Lucrezia (Holliday Grainger)

Everyone loves a dress-up drama

Although he’s not sure his show shares all that much in common with other TV period dramas, the Canadian star of The Borgias says it’s a great time for the genre.

TORONTO — Although he’s not sure his show shares all that much in common with other TV period dramas, the Canadian star of The Borgias says it’s a great time for the genre.

“I think there is some kind of interest in period costume drama now — with Rome a couple of years ago, The Tudors, Game of Thrones, Downton Abbey — these shows are doing well, and if it can bring us a greater audience, why not,” says Montreal-born Francois Arnaud, who promises an action-packed second season of The Borgias, which kicked off Sunday on Bravo! in Canada and on Showtime in the U.S.

The Borgias is set in 15th century Italy with Oscar-winning actor Jeremy Irons starring as Pope Alexander VI, who schemes his way to become head of the Catholic Church and then does everything he can to keep a firm grip on his family’s power and wealth.

Arnaud plays his son, Cesare.

“The first season you have to set things up, you explain a little bit more about the political, historical background and now we’ve done that and in Season 2 we’re going straight into the action and straight into the psychology of these characters,” says Arnaud.

“More sword fighting, more twisted relationships, more power struggles — good stuff.”

One thing most period dramas do share in common, Arnaud says, is a cinematic esthetic that resembles a big screen production. The Borgias was shot in Hungary and the first season cost more than $40 million to make.

“I never thought of it as a returning series, I always thought of it as a nine-hour or 10-hour long movie and I think that’s how everyone thought of it in the process of making it,” says Arnaud, who credits the vision of Oscar-winning director Neil Jordan, best known for The Crying Game, The End of the Affair and Michael Collins, for elevating the drama to another level.

The combination of stepping into a period-piece role and sharing scenes with Irons was a bit intimidating, admits Arnaud, who counts The Borgias as his first big English-language gig. He previously appeared in Xavier Dolan’s I Killed My Mother (J’ai tue ma mere) and starred in Heatwave (Les grandes chaleurs).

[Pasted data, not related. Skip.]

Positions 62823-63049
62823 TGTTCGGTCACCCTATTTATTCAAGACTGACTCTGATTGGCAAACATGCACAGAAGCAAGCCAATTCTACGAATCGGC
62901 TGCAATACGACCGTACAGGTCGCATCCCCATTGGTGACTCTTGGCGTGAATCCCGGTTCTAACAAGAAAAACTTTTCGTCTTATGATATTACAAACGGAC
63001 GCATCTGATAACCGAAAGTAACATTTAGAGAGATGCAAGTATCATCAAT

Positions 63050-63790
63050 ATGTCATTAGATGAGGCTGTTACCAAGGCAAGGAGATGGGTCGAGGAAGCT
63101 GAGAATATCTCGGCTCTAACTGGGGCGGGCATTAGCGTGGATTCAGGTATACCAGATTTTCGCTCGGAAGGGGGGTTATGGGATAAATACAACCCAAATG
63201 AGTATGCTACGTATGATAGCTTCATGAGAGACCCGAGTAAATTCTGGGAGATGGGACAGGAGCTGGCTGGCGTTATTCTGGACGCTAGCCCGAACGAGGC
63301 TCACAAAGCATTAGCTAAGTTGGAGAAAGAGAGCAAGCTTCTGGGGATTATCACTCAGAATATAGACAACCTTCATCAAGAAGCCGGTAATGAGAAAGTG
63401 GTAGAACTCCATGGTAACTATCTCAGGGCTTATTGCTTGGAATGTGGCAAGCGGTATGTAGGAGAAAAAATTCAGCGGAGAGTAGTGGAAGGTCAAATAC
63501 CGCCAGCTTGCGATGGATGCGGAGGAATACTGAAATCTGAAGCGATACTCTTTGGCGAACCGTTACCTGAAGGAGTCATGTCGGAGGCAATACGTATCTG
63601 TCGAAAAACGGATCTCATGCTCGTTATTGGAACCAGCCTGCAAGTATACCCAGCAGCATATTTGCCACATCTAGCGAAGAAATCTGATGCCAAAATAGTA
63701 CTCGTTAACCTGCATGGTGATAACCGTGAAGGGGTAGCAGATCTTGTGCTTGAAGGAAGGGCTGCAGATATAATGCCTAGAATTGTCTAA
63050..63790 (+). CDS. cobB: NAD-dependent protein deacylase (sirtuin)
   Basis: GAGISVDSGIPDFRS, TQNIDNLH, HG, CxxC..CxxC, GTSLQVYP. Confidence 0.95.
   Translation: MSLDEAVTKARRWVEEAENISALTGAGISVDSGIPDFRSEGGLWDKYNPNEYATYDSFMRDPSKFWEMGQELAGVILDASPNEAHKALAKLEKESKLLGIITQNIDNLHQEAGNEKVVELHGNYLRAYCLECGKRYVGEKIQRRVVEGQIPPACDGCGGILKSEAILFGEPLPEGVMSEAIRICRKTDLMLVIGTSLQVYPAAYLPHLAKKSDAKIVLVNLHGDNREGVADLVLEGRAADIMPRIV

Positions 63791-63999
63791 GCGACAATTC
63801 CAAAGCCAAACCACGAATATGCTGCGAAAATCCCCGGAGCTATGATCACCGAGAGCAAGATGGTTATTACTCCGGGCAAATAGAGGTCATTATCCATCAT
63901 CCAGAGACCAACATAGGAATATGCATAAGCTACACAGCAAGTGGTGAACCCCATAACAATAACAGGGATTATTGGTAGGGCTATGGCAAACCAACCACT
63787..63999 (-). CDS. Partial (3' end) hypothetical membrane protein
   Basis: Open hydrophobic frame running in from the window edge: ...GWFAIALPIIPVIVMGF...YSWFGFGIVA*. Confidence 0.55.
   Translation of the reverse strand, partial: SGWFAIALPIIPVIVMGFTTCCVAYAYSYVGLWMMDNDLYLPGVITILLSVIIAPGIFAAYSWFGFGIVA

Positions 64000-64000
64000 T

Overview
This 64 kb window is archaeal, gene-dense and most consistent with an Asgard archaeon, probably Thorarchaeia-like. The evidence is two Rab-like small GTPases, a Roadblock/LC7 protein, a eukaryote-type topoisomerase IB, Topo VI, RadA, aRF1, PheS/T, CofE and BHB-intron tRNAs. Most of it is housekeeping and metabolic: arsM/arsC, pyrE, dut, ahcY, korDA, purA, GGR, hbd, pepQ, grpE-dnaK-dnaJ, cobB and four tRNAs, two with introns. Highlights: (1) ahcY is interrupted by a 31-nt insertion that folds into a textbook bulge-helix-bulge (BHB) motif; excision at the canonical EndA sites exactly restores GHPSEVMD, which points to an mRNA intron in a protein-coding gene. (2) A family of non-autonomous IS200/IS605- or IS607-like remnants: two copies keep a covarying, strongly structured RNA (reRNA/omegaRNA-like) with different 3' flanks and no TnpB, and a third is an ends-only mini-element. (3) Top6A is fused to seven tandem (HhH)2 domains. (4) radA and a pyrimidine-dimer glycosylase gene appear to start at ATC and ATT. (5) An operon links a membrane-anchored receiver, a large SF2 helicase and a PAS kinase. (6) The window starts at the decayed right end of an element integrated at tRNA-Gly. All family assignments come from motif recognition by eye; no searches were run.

“I had to face the challenge and although it is intimidating acting off someone like Jeremy Irons it’s also very rewarding,” he says.

“Now I think we’re really good co-workers. He often will give me a call the night before an important scene and he’ll ask me about it and what I want to bring to it. It’s been great, he’s lovely.”

With the tagline “Sex. Power. Murder. Amen,” The Borgias was clearly not envisioned as a family friendly network show, which suited Arnaud fine.

“The shows I have been watching over the last few years have been on cable really and not many network shows. I think (cable networks) trust the directors more too when it comes to nudity or violence, the possibilities are there,” he says.

“But I think as much as they promote the nudity and the violence in the show it never felt contrived when shooting it, it always felt it was part of the story we were telling. We’re not telling a story about saints, so I think it’s part of telling the story right and if we weren’t allowed to do that, then it wouldn’t be worth taking on that subject.”

There’s been no official commitment for a third season of The Borgias yet, although Arnaud and his fellow cast members have their fingers crossed. It took a few weeks after the debut episode aired before the second season was officially confirmed.

“I think people were confident because we knew the material was strong and we believed in what we did. But some really good shows get cancelled early on, it happens — and some bad shows go on and on and on,” he says.

“I think we’re all hoping for a Season 3 as well.”

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